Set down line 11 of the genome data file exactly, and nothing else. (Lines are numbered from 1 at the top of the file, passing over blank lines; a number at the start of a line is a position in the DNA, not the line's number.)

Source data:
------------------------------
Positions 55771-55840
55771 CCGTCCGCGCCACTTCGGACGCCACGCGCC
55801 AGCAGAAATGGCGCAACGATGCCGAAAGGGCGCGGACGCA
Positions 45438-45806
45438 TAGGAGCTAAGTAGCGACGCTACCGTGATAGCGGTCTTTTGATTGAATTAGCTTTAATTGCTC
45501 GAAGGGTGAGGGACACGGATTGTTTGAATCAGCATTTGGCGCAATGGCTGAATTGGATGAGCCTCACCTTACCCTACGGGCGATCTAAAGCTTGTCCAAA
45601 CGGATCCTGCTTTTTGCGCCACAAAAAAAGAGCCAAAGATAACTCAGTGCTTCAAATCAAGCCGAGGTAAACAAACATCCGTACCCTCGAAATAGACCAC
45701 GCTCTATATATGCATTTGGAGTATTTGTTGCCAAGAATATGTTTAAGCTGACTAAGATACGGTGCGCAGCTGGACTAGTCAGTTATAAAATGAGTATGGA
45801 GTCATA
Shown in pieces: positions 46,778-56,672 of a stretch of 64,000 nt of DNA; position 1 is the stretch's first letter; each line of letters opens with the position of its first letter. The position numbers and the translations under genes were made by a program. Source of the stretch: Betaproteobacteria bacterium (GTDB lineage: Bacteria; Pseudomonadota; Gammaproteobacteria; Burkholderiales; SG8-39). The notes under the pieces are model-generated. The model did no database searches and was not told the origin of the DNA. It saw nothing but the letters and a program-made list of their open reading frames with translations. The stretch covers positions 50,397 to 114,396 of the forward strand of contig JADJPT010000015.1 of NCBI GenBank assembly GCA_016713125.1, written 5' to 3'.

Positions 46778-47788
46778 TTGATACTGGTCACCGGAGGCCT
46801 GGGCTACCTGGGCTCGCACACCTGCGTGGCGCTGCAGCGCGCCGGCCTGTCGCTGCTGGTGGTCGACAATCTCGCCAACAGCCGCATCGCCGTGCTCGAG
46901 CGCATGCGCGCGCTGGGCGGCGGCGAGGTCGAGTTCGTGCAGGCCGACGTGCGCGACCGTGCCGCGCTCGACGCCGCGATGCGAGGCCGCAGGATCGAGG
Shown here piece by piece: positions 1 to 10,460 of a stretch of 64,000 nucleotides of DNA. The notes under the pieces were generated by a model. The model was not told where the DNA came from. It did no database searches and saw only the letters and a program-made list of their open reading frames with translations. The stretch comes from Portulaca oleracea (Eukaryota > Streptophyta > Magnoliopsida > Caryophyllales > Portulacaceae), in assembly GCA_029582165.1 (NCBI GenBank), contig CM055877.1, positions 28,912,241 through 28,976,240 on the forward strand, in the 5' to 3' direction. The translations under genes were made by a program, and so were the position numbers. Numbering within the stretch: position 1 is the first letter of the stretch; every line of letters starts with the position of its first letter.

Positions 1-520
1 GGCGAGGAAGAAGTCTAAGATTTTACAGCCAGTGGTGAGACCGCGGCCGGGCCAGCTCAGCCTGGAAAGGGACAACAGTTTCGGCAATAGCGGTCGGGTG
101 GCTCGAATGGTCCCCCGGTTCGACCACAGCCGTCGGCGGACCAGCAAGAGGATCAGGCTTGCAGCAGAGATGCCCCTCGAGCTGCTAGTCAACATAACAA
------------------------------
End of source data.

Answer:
Positions 46778-47788